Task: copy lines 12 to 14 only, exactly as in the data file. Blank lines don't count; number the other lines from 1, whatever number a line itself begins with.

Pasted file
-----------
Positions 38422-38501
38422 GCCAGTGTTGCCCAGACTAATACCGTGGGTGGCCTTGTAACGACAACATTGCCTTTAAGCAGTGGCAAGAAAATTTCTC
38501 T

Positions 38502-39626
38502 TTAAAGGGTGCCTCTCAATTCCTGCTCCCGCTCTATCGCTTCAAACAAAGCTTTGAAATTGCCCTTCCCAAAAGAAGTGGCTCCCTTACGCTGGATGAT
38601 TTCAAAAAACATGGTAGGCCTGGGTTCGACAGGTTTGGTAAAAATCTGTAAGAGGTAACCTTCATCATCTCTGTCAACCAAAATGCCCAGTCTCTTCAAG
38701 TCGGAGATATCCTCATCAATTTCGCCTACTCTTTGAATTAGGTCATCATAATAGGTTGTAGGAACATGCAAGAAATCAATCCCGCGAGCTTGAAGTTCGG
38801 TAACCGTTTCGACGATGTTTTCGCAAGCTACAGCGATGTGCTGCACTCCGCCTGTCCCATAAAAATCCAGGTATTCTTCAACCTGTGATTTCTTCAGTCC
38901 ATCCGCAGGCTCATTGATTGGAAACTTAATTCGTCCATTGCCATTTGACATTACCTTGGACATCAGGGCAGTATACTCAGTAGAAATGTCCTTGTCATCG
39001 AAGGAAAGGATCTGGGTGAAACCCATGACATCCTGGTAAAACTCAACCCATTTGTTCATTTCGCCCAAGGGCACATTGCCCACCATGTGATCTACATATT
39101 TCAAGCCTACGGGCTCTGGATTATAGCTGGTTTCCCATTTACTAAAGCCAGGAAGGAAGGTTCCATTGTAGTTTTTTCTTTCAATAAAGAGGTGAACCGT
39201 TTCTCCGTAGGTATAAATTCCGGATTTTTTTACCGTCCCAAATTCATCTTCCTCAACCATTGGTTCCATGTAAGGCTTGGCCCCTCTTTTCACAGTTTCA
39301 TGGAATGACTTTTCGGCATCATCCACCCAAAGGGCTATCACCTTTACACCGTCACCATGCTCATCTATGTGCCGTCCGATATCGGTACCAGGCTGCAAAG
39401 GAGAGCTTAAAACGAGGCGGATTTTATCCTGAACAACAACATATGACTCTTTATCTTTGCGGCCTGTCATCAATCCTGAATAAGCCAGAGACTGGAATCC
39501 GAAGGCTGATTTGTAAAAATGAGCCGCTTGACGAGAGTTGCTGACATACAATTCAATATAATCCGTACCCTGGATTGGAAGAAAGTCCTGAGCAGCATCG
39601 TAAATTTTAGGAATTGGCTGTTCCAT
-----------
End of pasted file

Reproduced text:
39201 TTCTCCGTAGGTATAAATTCCGGATTTTTTTACCGTCCCAAATTCATCTTCCTCAACCATTGGTTCCATGTAAGGCTTGGCCCCTCTTTTCACAGTTTCA
39301 TGGAATGACTTTTCGGCATCATCCACCCAAAGGGCTATCACCTTTACACCGTCACCATGCTCATCTATGTGCCGTCCGATATCGGTACCAGGCTGCAAAG
39401 GAGAGCTTAAAACGAGGCGGATTTTATCCTGAACAACAACATATGACTCTTTATCTTTGCGGCCTGTCATCAATCCTGAATAAGCCAGAGACTGGAATCC